Linking MCC to military alliance means Nepal losing out on grant, warns US envoy

File: Randy Berry

Kathmandu, February 18

The United States Ambassador to Nepal, Randy Berry, has warned that Nepal could risk losing out on the grant support assured by the US government’s Millennium Challenge Compact if people here continued to link it to a military alliance.

Berry’s statement comes at a time when the fate of the USD 500 million grant agreement signed in 2017 has been pushed into limbo with Nepal failing to approve it in parliament.

Addressing student officers and faculty at the Nepal Army Command and Staff College in Kathmandu on Tuesday, the ambassador reiterated that the programme did not have anything to do with any military alliance with Nepal.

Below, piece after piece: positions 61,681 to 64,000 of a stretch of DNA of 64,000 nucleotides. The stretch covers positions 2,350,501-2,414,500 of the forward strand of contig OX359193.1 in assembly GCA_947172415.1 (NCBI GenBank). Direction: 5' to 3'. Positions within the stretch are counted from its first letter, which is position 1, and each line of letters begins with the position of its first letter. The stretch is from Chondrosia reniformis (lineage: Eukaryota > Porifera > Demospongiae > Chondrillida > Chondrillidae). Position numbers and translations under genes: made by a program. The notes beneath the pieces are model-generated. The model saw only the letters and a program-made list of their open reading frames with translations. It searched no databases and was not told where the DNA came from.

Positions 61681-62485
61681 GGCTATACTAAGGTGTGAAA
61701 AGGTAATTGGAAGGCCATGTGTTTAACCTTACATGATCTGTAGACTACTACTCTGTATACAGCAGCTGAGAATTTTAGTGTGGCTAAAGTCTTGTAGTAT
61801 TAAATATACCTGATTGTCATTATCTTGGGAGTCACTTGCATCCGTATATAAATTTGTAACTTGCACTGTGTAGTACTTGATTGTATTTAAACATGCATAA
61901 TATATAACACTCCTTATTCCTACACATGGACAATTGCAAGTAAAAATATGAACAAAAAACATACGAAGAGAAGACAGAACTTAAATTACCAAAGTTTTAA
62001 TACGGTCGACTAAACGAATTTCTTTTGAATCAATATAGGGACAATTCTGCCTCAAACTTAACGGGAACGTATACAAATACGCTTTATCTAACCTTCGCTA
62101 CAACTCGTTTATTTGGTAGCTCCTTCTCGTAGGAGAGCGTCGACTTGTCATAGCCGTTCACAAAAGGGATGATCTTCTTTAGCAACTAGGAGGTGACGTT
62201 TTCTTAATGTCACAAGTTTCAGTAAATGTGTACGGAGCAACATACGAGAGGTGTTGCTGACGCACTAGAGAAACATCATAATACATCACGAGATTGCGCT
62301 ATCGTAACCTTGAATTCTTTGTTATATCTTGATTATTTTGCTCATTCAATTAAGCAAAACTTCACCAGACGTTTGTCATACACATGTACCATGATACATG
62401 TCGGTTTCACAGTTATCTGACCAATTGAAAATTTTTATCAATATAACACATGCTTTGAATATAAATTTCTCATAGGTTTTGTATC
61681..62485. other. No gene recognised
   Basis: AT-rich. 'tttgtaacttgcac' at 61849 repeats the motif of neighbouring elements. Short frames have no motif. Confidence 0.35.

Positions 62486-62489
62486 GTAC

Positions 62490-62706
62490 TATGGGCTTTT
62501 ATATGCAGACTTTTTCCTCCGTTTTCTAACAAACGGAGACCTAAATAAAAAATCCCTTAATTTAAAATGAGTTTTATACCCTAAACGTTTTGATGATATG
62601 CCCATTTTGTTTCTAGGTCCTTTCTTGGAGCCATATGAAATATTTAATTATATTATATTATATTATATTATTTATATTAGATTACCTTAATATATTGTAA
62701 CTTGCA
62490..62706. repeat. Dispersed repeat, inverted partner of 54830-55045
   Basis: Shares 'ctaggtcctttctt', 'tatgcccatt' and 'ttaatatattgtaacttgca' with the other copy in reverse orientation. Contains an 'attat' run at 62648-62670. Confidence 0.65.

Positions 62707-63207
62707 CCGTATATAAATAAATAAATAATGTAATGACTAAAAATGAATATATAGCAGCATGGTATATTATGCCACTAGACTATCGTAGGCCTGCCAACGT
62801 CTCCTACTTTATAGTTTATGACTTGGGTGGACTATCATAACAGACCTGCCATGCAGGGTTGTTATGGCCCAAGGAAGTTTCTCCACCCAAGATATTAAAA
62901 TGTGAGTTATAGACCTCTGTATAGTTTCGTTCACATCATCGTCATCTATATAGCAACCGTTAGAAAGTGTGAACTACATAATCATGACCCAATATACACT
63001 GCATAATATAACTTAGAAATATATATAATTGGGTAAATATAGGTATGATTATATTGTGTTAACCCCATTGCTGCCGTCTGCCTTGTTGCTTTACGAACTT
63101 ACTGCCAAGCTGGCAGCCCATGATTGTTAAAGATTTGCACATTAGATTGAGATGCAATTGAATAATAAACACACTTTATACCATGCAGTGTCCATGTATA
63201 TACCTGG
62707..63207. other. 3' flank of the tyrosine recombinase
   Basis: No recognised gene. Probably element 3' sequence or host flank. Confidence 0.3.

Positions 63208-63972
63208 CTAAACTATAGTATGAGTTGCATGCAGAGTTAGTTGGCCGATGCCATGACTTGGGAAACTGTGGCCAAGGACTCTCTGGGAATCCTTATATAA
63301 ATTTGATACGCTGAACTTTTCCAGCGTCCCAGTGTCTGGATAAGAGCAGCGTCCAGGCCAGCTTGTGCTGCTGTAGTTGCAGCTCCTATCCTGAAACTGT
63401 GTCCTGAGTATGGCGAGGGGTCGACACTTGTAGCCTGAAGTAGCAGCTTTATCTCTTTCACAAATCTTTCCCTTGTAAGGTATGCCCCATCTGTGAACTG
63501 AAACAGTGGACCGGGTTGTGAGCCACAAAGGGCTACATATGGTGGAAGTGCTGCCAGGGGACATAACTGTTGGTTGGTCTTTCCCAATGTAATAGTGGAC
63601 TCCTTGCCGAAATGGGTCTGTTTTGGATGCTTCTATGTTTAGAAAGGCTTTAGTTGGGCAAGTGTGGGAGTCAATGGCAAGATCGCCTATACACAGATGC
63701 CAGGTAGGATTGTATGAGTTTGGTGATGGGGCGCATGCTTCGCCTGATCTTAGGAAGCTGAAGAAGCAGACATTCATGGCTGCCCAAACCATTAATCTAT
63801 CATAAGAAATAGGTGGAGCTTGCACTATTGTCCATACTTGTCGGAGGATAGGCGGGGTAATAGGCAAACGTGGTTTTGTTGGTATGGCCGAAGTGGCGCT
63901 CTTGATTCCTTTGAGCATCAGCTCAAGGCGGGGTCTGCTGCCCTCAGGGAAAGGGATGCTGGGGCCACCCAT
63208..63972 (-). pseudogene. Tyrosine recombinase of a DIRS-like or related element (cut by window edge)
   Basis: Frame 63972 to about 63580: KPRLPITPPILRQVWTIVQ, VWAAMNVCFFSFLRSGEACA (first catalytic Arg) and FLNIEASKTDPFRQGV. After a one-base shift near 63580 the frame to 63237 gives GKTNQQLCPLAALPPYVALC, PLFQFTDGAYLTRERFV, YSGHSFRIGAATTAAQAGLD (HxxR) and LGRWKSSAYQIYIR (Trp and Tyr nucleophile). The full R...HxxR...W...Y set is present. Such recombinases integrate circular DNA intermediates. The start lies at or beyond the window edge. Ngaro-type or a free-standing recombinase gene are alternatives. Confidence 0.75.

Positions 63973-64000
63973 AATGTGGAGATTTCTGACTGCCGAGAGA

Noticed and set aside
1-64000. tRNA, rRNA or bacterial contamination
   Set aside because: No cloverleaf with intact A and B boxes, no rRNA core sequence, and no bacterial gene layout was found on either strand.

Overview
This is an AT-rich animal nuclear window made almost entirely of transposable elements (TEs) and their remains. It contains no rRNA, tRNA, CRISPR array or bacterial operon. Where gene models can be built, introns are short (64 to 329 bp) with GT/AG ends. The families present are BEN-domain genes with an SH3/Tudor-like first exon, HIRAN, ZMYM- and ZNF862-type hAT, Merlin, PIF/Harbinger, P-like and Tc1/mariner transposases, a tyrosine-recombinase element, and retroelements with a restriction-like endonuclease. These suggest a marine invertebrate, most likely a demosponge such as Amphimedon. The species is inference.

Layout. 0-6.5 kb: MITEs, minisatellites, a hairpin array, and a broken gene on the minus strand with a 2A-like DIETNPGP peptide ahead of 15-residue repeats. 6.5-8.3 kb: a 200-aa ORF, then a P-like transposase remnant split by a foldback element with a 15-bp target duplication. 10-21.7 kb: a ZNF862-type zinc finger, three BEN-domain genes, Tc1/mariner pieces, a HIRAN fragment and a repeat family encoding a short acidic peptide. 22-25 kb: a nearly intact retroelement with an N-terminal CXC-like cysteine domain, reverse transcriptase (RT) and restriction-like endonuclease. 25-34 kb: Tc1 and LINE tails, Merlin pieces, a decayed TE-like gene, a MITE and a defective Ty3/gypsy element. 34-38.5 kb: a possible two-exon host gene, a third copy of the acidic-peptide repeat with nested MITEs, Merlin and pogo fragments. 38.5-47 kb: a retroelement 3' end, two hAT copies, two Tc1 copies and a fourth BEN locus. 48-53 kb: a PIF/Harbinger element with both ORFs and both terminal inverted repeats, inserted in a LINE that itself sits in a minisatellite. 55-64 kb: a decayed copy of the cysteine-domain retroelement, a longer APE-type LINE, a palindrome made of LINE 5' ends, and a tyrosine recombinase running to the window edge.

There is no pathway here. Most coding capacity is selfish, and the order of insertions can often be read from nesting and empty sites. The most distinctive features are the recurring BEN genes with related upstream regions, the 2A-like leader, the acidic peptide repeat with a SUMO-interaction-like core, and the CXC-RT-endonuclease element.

“When people claim that a development programme like the MCC commits Nepal to join a military alliance—despite the fact—the FACT—that it is against US law to use MCC funding for military activities and all of the MCC information is available publicly—it means Nepal risks losing out on a grant assistance programme and an economic opportunity that has so much potential that every Nepali party in power has tried to secure it for over a decade,” he said.

He clarified that the US government never wanted to establish a military base in Nepal nor form a military alliance.

The ambassador, however, said the American government would continue supporting the Nepal Army to strengthen its capacity.

“Our military engagement in Nepal is more than just partnering to deal with humanitarian disasters,” he said, “We would like to help in other ways as well, but will only do so at the invitation of your leadership.”  


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